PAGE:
Expectation: How many times has this happened to you?
Things are flowing, you’re moving right along and getting stuff done. You’re feeling good, you’re feeling motivated. You’ve got a plan and you’re following through. Maybe it’s big deal: you’re finally going to clean the garage and you’re excited to do it. Or it may be trivial: you want to leave a dinner party at a certain time to pack for your trip the next day.
The fact is, you have a plan – either incredibly detailed or roughly outlined – and you intend to see it through.
And then you’re stopped short.
And for no fault of your own. Your car breaks down. Your mom calls and you end up having a really long conversation and lose those two hours while your kid naps. Your housekeeper no shows cause she’s sick. Your client cancels. The gym is closed. The internet goes down and you have no access to ANYTHING.
It feels like the sound of brakes skidding out.
Edginess. A pissy attitude. A sulky, sullen, and now completely demotivated you.
But all we’re dealing with is this:
It’s nothing other than this.
But we rarely notice that’s what’s causing our angst. We think it’s the thing that stopped us, but believe it or not, we’re not truly pissed at the thing. We’re pissed at the experience of thwarted expectation.
Seems pretty obvious, right? So why call attention to it?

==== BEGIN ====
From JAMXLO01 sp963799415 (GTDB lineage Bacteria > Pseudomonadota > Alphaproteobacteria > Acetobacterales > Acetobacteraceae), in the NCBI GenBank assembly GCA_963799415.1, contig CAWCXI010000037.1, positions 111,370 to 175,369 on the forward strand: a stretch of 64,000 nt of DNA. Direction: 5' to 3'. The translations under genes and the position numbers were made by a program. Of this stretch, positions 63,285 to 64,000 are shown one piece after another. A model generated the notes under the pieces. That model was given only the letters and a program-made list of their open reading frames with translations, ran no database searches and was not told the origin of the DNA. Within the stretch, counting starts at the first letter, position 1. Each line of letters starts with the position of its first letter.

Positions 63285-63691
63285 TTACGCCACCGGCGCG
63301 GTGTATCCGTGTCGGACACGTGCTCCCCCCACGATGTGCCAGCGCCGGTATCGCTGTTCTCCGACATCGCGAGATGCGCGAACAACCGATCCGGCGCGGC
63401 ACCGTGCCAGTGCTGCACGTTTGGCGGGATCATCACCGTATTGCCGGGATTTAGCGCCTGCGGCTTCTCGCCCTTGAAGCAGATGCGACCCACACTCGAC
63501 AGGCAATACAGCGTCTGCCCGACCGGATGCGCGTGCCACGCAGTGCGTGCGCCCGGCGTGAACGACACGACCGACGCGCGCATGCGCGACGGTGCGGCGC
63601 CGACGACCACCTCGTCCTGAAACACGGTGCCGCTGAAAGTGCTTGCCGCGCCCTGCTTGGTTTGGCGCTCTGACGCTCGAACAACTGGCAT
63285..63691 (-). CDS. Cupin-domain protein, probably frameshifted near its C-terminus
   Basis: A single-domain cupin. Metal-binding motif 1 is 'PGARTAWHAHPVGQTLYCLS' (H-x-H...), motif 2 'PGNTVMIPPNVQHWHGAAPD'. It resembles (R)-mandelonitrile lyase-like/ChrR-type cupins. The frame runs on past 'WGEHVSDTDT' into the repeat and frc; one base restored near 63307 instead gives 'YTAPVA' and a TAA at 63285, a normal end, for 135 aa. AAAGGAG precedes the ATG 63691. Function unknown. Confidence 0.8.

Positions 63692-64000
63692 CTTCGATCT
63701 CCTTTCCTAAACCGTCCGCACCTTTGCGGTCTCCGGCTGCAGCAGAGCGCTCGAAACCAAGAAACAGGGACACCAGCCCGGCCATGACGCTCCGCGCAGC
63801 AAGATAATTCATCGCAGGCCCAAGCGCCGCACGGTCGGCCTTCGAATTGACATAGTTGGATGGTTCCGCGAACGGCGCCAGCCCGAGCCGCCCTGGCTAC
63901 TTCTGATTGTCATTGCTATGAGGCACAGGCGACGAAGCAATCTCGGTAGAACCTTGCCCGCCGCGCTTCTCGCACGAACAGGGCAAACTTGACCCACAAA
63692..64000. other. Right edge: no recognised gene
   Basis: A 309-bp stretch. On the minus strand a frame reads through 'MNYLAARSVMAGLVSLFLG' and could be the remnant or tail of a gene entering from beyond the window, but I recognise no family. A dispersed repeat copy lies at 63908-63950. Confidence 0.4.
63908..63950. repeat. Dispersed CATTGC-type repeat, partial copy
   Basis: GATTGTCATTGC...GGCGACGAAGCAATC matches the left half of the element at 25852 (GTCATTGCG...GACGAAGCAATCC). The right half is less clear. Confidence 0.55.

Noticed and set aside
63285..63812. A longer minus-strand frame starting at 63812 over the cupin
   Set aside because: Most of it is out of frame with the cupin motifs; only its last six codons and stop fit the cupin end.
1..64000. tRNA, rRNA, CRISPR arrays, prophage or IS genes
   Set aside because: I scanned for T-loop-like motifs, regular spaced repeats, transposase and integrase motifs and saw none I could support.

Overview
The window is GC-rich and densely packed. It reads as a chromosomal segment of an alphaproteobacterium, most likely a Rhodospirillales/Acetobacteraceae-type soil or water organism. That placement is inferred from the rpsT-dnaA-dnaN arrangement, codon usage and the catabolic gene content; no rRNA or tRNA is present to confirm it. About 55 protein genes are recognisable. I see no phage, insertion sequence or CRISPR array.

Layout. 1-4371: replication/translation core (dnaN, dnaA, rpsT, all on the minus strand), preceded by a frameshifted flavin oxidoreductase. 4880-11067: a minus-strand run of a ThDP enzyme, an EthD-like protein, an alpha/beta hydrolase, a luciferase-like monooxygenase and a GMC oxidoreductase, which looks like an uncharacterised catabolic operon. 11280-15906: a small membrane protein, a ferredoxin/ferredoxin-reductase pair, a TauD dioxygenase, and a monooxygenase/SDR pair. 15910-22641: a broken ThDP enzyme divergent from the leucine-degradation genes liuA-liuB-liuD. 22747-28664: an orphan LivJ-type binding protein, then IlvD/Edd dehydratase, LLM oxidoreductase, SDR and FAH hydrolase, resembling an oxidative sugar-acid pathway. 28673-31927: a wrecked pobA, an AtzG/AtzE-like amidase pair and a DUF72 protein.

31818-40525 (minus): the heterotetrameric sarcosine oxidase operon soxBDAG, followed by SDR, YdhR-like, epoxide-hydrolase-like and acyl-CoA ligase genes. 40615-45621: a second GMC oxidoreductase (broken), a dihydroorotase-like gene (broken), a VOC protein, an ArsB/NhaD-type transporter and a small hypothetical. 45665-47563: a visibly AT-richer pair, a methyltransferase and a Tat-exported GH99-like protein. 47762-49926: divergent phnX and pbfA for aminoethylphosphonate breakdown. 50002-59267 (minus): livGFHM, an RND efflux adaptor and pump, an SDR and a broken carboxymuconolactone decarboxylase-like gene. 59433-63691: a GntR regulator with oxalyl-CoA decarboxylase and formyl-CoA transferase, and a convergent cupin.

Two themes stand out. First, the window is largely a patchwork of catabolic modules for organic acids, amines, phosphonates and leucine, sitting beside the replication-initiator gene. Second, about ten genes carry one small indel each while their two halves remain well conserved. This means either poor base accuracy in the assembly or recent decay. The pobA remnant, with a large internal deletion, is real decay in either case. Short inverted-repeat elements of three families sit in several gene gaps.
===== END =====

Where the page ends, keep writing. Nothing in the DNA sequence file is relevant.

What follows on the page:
Because underneath is a subtle flavor of should. In the derailed agenda, our WANT shifts to SHOULD.
Think about it, as soon as circumstances change and your plan is no longer feasible, to persist is futile. To be angry about it means you’ve shifted that initial desire into a place of obligation because deep down you believe getting back on track will make you feel good again. Just like you were feeling before the housekeeper called in sick.
Here’s how to avoid the frustration that puts you in a cranky mood and turns your afternoon inside out:
Simply catch and label that you’ve just been derailed. The moment you notice you’ve been stopped short just acknowledge to yourself: “thwarted expectation.” (Or “missed objective,” or “derailed agenda”… whatever does it for you.)
Doing so activates the creative part of your brain and immediately directs you to deal with what is. Instead of holding fast to what you have been wanting to do and now can’t, you release the subtle grip of “should” from your experience and step away from negativity.
It’s fascinating, relieving, and productive. In catching and labeling the experience as thwarted you instantly shift from fighting circumstances to accepting them. You’ll move from constricted reactions to creative ideas and find opportunities you would otherwise miss. A moment to play with the kids? Time to read that book you’ve been eyeing on your night stand? Possibilities are endless when you recognize that the only reason you feel bad is because you’ve simply been derailed. Let a new plan emerge and feel just as light as you did before the thing.
Truth be told, I was “supposed” to be on a few webinars last night. I was really excited to have the time arranged after the kids were in bed. But… derailed. Xfinity outages in our area. I “grrr’d” for a moment, amusingly labeled it as thwarted expectation, and then set to work on this article. A topic I had been coincidentally contemplating for about a week now.
A perfectly synchronous thwarted expectation for a pertinent “on purpose” evening. 🙂
Now tell me what you think! Do you agree? What’s your experience with thwarted expectation? What would you lose and/or gain by trying this strategy? Please comment below and give me your thoughts. And if you enjoyed this, it would mean a lot to me if you shared it with others. 🙂 Thank you!